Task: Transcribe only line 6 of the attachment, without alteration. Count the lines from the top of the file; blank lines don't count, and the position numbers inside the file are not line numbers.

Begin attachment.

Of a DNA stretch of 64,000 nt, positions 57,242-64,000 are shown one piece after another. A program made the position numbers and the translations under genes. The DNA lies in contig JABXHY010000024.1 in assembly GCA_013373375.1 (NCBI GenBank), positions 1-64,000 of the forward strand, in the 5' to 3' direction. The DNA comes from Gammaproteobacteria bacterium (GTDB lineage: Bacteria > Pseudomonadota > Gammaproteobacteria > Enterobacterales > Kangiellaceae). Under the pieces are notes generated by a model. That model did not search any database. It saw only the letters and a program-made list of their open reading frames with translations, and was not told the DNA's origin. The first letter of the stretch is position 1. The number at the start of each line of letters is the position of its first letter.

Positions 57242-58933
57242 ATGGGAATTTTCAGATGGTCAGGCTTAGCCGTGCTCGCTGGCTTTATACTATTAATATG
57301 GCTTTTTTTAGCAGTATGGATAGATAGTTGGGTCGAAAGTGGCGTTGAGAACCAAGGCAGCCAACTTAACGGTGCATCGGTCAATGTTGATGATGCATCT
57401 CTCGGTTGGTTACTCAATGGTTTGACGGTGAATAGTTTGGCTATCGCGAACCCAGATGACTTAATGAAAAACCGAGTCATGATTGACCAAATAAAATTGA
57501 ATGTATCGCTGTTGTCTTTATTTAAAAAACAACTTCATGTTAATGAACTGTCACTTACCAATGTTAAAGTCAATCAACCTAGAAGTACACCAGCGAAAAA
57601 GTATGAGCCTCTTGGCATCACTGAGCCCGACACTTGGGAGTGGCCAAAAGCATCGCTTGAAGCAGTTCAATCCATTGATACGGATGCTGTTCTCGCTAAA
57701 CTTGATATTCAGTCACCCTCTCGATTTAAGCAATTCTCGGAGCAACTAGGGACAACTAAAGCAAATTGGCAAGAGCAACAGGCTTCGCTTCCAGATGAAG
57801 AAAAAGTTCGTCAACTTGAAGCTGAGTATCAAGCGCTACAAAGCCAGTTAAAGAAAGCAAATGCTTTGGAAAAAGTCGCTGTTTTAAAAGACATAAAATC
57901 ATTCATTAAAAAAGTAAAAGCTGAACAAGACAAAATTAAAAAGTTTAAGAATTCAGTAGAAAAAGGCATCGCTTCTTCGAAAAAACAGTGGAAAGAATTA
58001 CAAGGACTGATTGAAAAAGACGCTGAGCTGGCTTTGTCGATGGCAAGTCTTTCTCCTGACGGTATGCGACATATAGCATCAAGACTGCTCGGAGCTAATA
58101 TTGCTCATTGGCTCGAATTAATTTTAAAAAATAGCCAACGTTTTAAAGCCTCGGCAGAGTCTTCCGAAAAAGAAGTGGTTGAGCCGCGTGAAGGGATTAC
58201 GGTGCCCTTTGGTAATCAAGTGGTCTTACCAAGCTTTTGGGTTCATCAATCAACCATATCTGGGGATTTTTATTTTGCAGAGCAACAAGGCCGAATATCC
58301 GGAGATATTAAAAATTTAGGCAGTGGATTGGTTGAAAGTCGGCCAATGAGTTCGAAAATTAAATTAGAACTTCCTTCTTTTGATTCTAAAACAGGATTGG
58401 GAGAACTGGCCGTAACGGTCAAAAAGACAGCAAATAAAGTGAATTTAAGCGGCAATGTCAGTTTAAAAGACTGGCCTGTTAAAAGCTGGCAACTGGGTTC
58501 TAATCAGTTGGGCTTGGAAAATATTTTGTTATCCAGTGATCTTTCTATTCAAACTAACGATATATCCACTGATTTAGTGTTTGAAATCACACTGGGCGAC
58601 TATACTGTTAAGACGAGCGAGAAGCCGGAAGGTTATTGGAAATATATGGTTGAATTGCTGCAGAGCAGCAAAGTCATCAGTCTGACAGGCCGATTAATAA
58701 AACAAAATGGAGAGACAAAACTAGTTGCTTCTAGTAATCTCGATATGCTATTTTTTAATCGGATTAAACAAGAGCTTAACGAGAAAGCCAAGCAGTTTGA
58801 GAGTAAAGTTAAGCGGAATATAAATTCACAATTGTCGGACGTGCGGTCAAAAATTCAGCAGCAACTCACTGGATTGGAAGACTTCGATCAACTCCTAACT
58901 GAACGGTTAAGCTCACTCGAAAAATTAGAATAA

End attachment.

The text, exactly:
57501 ATGTATCGCTGTTGTCTTTATTTAAAAAACAACTTCATGTTAATGAACTGTCACTTACCAATGTTAAAGTCAATCAACCTAGAAGTACACCAGCGAAAAA